The Washington State Investment Board is looking to reduce its allocation in private equity, cutting the targets from 25 percent to 23 percent, according to a report in PEHub.com. The WSIB managed $91.4 billion in assets as of June 30 on behalf of retirement plans for public employees, teachers, school employees, law enforcement officers, firefighters and judges.
Meanwhile, the WSIB is looking to increase the targets for real estate assets, from 13 percent to 15 percent.
In June of 2012, the private equity portfolio stood at $16.1 billion and represented 26.02 percent of the Commingled Trust Fund. That was up from 25.09 percent in 2011 when the portfolio was valued at $15.6 billion.
PEHub notes that the changes still must meet approval, and a spokesperson tells the publication that it is not “backing away” from private equity but instead is focusing on “quality” opportunities. The spokesperson also noted that the total dollar amounts being committed in private equity continue to go up on an annual basis.
The minutes from the most recent meeting are not yet posted online.
The WSIB has taken some heat in the past for not putting more of its money into assets that could bolster the regional economy, and the board’s investments in Washington state venture capital firms is rather sparse. It is not an investor in the funds of Madrona, Ignition or Voyager Capital, though it has in the past backed OVP Venture Partners (which is in the process of winding down) and Frazier & Co. It also has an investment in Seattle private equity firm Evergreen Pacific Partners.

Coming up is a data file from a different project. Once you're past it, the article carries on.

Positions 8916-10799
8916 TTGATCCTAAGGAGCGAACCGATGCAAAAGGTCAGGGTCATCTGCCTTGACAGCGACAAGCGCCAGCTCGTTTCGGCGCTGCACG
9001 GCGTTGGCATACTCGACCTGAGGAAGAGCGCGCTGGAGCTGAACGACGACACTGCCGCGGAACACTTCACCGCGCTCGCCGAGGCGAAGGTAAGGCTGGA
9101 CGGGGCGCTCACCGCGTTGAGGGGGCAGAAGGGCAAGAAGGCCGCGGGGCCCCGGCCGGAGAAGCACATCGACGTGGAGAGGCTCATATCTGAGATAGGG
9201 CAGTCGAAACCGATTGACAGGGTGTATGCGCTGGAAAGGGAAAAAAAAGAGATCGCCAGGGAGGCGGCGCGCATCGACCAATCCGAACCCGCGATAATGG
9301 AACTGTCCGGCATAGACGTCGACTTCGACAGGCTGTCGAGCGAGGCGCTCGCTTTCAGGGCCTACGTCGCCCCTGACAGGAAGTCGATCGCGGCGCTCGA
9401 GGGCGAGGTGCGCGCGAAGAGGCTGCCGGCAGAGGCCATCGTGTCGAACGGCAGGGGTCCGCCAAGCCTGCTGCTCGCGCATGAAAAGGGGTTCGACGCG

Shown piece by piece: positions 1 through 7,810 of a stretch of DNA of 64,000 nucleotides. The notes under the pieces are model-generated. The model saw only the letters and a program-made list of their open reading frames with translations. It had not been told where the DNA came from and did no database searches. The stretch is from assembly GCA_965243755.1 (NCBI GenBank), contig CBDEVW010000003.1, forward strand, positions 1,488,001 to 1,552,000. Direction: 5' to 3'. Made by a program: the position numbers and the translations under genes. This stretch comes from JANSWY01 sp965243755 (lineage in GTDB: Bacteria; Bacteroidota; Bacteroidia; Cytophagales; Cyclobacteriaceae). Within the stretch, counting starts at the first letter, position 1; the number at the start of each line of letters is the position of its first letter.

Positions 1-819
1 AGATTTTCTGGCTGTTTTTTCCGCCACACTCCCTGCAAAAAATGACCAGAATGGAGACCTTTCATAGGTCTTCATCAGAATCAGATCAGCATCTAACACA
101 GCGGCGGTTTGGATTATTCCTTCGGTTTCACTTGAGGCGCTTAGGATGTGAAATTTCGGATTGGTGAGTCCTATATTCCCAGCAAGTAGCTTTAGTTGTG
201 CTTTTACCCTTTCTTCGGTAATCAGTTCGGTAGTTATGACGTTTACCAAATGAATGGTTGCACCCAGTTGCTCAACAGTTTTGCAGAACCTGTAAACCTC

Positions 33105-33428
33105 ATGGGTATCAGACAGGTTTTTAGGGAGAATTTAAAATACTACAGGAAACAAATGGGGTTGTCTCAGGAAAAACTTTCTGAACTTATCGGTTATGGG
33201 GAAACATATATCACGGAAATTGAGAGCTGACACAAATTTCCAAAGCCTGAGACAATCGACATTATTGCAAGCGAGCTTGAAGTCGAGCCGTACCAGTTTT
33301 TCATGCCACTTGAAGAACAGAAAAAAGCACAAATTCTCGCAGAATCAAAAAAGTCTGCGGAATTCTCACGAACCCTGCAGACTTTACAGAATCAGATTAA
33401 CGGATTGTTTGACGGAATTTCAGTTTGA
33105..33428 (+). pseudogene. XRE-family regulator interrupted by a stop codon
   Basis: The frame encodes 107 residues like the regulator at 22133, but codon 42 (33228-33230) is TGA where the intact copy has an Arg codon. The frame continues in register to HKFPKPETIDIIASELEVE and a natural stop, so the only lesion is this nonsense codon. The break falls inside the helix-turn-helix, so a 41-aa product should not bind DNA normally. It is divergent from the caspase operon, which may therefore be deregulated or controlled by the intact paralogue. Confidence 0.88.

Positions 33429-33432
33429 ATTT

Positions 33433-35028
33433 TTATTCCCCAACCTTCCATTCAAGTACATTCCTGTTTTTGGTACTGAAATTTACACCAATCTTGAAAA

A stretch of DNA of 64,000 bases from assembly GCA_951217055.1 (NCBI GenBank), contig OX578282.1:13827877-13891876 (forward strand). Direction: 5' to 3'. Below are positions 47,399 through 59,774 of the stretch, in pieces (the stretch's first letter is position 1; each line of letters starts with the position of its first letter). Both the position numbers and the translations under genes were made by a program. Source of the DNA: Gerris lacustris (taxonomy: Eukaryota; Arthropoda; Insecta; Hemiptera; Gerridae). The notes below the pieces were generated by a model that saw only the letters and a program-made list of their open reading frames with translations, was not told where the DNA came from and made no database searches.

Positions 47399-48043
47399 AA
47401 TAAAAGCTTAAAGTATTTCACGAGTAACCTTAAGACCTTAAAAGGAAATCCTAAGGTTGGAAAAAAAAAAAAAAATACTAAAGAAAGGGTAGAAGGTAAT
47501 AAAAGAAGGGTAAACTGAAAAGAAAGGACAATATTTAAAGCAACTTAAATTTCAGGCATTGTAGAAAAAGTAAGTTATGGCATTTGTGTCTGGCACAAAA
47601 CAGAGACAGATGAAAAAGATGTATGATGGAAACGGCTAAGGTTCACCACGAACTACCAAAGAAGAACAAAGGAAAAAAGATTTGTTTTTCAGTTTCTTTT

Interestingly, at the Zino Zillionaire Investment Forum earlier this month Seattle angel investor Geoff Entress said that state government should do more to support startups.
“I would really like to see more from the public sector, from the state government doing more,” said Entress, who has invested in more than 100 startups over the years. “I have become more active in the past few years up in Vancouver and the British Columbia government has a long history of doing a lot to help startups, from outright grants, which most of my companies receive up there to R&D tax rebates…. For every dollar we spend on research and development, we get 40 cents back from the federal and provincial government up there. So, I”d like to see some programs like that down here as well.”
UPDATE: I asked the WSIB for a few more details about the allocation changes, and here’s what they said via email:
• The increase to the real estate allocation is consistent with the Board’s commitment to private markets investments and maintains the Board’s overall allocation to these investments (i.e. private equity, real estate, and tangible assets).
• The size of the private equity portfolio continues to grow in terms of capital being put to work every year as the investment portfolio grows. The reduction in the long-term target brings the private equity target in line with its actual current allocation. The purpose of the reduction is to make sure WSIB maintains the quality of the program as its absolute size continues to grow over time.